All These Sons
Filmmaker Bing Liu became a notable name quite suddenly in 2018 when his feature debut Minding the Gap premiered at Sundance, going on to be a critical favorite that year, as well as one of the Oscar nominees for Best Documentary Feature. A seemingly homegrown endeavor ushered along by non-profit production company Kartemquin Films, Minding the Gap was an intimate, personal story concerning Liu and two of his childhood skater friends who, now adults, are all coming to terms with trauma related to abusive father figures in their youth. This documentary proved Liu an adept, sensitive interviewer, and a director with a keen sense of how to construct a nonfiction narrative, which has lead to his name being attached to an A24 adaptation of Ocean Vuong’s novel On Earth We’re Briefly Gorgeous (though as of this writing the project is no longer listed on IMDb).
Bigger projects lay ahead for Liu, but in the interim he has put together a new, rather slight, documentary entitled All These Sons, co-directed and shot with Joshua Altman (Gap’s editor). A lackluster and impersonal follow-up, the 88-minute All These Sons attempts to provide a chronicle of the work performed by two activists in Chicago’s South and West Side neighborhoods, predominantly black communities nationally infamous for tragically high murder rates tied to gun violence. It’s a subject that has been broadly discussed in various media for well over a decade now, brought to the cultural forefront when drill icon King L first dubbed his home city Chiraq as a nod to the persistent atmosphere of violence gripping the aforementioned neighborhoods. In this light, All These Sons almost immediately tracks as an act of hubris, confirmed as such over the course of the film’s fleet runtime with little room for benefit of the doubt.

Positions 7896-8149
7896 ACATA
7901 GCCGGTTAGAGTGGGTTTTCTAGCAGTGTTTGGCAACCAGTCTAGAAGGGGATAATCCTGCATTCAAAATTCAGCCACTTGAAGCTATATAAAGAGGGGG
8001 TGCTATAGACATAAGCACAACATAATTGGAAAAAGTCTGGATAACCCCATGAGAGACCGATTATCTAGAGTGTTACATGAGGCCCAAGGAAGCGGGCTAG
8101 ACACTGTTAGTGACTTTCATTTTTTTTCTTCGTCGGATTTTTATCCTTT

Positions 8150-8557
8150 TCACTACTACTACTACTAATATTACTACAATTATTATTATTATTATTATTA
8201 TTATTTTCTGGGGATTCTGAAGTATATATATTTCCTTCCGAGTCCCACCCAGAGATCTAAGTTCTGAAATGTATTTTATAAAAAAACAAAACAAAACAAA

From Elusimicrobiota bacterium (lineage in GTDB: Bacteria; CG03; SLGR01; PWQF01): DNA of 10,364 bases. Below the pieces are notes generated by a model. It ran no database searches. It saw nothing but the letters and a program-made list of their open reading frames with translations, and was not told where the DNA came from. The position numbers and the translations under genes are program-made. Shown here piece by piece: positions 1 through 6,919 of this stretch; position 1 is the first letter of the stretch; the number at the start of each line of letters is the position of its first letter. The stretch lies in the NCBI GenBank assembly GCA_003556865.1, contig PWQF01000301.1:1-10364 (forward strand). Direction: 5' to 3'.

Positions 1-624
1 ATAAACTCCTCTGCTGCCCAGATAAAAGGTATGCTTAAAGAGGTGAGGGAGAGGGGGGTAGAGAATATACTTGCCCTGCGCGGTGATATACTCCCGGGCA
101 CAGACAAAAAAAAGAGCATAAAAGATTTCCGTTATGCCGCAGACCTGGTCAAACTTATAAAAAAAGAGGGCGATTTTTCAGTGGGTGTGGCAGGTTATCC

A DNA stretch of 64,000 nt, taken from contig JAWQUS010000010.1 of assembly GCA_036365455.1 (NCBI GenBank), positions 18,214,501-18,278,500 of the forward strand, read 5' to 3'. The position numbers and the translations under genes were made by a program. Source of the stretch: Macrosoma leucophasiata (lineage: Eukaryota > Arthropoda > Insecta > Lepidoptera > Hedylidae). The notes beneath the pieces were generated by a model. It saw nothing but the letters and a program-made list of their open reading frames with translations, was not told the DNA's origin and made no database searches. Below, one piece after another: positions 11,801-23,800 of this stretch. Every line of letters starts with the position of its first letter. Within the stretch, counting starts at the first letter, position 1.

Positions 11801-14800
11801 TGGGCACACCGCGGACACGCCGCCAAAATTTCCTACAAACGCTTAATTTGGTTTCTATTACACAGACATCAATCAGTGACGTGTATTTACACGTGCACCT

All These Sons splits its time between two primary subjects, Billy Moore, a caseworker with IMAN (Inner-City Muslim Action Network), and Marshall Hatch Jr., who runs the MAAFA Redemption Project. Both organizations seek to eliminate gang activity in their respective communities, while also providing regular counseling, rehabilitation, job training, and residence for local (primarily young) Black men who have experienced or perpetrated gun violence. The work and dedication put in by these two men and the team of activists and volunteers surrounding them is remarkable and often inspiring, but All These Sons barely has time to fully assess either of their stories. The film has even less time with which to take in the full, systemic scope of its subject, never pulling back from on-the-ground struggle so as to interrogate the way in which American society has been purposefully constructed to favor whiteness and, by extension, maintain and perpetuate violence and dissonance within non-white communities (the closest the film gets to making this point is a scene set at a town hall meeting where Hatch lectures one of the men in his program on the need to participate in local politics; not very close at all).
All These Sons doesn’t even really have time to tell the story of the men who these programs service, opting to focus on one individual whose tumultuous journey is hastily edited, impatiently taking him from his lowest point to a moment of perseverance with no consideration to pace or audience investment. One can see why Liu assumed this could make for a strong follow up to Minding the Gap, another story of toxic masculinity and men helping other men sort through their trauma, but without personal investment Liu is unable to perceive a bigger sociological/political picture (it’s possible that this was a strategic choice to avoid friction with Hatch’s more conservative-leaning Christian org, but either way, not one that inspires confidence in the sensibilities behind this project). The end results are shallow and generic, signs that this production was undertaken not because the filmmakers felt like it was a story they needed to tell, but because it was available to them.
Writer: M.G. Mailloux
Prolific Oklahoma underground filmmaker Mickey Reece is out there blowing up everyone’s spot again with another affecting and deeply idiosyncratic work that — like previous films such as Climate of the Hunter or Alien — is as specific as it is almost uncategorizable. Agnes is part horror film and part camp comedy, a drama of isolation and melancholy, and an investigation of the ways in which faith both shields us from and disguises the harsher realities of a mundane world.